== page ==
Title: Packing for Mars | Author: Mary Roach
Audio Narrator: Sandra Burr | Audio Duration: 10 hr, 28 min
Published: 2010 | Pages: 334 | Genre: Non-Fiction
Rating: Fascinating and…not so fascinating
In Short: Everything you wanted to know (or didn’t) about what it takes to head up into the great space frontier. Roach discusses everything from what it takes to be a great astronaut, the first animals in space, sex and food and voiding in space. While the information is always informative, Roach approaches her subjects with a bit of humor and tongue in cheek to make them entertaining enough for the masses. Her footnotes are my favorite parts of her books.
Bottom Line and Recommendation: Confession – I almost gave up on Packing for Mars at the halfway mark of this relatively short audiobook. I found that I didn’t necessarily care about some of the details she was sharing about what it takes to go up in space. Thankfully I didn’t give up because I found the last chapters (on sex, voiding, and food–thankfully not all together) to be the most fascinating essays. I really enjoyed Stiff by Roach and plan to listen to more of her books.
Title: Drums of Autumn (Outlander #4) | Author: Diana Gabaldon
Audio Narrator: Davina Porter | Audio Duration: 44 hr, 54 min
Published: 1996 | Pages: 928 | Genre: Fiction/Series
Rating: Hopefully this is just a transitional book
In Short: No need to read any of this if you haven’t already read Outlander. If you haven’t read Outlander, um…what are you waiting for? Now…Divert your eyes!
But in short, Jamie and Claire are making a home in the Americas. Meanwhile Briana and Roger, back in the 1960s, have discovered some horrifying things about the past. A whole lot of drama and a bit more time travel happening in this book.
Bottom Line and Recommendation: As with any of the Outlander books so far, there are moments of excitement and moments of droning on and on–and maybe there is a little bit more of that in this installment than the others, but I think because of some of the things that needed to happen in the series, this book acts as a transition piece. At least I’m hoping so. But in super short, I spent most of the book annoyed with the characters–it seemed as though their flaws all really shone in this book and I was not impressed with Jamie at all. In better news, I listened to about half of the book narrated by Davina Porter and absolutely adore her narration. I’ll definitely continue with a read/listen combo in the future!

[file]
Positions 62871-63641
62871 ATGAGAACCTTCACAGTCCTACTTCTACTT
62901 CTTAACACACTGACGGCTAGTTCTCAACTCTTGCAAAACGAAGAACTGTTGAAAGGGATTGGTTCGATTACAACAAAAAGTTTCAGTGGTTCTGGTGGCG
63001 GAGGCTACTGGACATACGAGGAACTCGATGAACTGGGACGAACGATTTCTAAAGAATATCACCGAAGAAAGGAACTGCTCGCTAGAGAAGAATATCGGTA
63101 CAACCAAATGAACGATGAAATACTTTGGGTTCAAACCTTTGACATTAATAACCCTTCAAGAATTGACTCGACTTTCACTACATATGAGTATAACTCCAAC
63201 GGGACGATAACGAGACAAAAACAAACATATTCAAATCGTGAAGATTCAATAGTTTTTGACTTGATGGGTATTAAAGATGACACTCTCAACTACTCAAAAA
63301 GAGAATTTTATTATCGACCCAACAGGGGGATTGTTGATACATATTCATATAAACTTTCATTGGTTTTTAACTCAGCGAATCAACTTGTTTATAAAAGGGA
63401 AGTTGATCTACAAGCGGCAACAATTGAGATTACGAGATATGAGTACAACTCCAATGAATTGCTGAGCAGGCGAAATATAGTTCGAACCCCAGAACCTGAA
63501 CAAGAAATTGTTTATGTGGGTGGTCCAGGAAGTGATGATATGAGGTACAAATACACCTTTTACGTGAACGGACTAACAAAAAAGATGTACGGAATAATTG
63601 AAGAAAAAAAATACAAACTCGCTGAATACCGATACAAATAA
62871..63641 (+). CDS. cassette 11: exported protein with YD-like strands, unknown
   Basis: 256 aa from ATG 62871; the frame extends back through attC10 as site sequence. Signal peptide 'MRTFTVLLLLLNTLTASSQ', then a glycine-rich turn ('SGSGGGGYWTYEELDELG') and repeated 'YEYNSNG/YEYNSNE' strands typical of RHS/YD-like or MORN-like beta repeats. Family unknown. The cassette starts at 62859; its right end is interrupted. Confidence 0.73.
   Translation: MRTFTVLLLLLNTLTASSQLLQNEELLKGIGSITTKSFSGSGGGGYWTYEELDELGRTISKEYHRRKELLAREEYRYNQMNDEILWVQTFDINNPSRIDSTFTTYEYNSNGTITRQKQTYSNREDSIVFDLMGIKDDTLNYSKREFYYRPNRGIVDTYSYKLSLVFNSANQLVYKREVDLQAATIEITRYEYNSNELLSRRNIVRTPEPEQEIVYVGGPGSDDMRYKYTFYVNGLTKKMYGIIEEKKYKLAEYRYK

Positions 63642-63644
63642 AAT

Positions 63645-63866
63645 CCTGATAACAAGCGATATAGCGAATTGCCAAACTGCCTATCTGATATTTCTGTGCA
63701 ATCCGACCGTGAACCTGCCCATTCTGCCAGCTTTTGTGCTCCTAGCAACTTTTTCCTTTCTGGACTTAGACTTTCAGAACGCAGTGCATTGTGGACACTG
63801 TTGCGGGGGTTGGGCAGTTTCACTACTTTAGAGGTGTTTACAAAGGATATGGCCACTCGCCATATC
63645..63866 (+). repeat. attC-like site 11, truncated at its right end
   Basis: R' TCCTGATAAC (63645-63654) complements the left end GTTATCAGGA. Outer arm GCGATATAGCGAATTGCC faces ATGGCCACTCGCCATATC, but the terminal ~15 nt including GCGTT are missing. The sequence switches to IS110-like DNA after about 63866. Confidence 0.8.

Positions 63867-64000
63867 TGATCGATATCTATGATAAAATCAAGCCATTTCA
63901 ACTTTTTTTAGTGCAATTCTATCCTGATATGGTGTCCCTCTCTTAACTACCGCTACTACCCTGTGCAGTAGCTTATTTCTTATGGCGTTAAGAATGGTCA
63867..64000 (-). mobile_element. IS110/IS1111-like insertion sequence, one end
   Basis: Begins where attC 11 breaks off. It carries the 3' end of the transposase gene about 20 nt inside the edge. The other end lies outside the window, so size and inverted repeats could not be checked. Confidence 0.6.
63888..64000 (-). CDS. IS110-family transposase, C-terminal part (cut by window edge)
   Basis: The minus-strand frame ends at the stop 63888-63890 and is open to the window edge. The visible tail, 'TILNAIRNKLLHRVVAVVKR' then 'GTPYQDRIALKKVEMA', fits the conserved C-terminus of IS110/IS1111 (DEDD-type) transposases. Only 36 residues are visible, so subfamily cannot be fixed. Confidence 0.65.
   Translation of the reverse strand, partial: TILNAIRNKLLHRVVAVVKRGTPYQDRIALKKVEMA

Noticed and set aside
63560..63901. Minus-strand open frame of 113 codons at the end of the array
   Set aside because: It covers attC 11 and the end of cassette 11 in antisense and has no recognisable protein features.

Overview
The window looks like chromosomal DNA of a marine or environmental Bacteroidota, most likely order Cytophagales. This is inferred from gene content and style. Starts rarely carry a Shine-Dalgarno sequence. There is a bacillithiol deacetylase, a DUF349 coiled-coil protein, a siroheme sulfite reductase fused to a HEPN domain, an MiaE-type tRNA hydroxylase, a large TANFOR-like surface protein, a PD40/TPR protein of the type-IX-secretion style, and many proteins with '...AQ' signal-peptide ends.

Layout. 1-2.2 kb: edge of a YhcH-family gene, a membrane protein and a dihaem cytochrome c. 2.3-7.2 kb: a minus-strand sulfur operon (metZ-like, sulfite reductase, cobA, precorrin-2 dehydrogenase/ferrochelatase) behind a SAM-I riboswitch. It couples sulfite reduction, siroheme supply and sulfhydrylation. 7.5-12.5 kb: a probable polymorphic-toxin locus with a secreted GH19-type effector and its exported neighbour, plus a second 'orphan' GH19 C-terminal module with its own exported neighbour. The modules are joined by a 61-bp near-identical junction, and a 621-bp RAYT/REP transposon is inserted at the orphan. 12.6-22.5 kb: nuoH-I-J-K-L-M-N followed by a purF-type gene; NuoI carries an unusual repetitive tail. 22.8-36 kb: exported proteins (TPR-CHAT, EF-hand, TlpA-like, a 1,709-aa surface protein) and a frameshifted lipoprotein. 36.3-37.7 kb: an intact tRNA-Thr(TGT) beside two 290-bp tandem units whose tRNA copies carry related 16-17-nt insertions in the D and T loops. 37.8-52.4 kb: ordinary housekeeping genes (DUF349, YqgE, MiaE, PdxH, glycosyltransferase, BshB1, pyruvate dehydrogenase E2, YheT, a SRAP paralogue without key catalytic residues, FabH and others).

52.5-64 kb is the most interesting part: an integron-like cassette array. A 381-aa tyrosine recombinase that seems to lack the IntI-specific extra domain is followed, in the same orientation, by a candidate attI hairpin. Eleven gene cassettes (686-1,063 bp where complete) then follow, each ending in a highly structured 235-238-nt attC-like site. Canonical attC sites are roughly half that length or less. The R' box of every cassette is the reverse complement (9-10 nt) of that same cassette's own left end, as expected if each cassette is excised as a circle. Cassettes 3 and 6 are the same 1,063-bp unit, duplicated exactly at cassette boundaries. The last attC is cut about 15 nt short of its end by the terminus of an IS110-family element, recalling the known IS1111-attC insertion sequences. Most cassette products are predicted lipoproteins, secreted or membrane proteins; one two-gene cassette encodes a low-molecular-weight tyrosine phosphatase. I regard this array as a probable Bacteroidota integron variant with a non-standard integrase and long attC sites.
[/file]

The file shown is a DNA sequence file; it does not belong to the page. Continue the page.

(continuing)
In Short: Rachel takes the same train to and from London each day and imagines the secret lives of the people whose homes she passes on the train. Though one day her voyeurism takes a step further when something goes amiss in one of the homes that has her special attention. Told through three women’s eyes, The Girl on the Train is a face-paced thriller ala Before I Go to Sleep and Gone Girl.
Bottom Line and Recommendation: When I chose to read The Girl on the Train, I was looking for something that would immediately pull me in and hold me captive until the end. Mission accomplished. Did I love it? No. But it was a quick read and I loved the alternating points of view (even though there was very little difference in each of the voices of the three women involved). The characters are sad and miserable in multiple ways and the voyeuristic plot made me feel uncomfortable, but this was one time when I chose to shut down my brain and just go along for the ride. And what a ride it was!! People seem to love or hate this book–where do you fall?
Have you read any of these books? What did you think?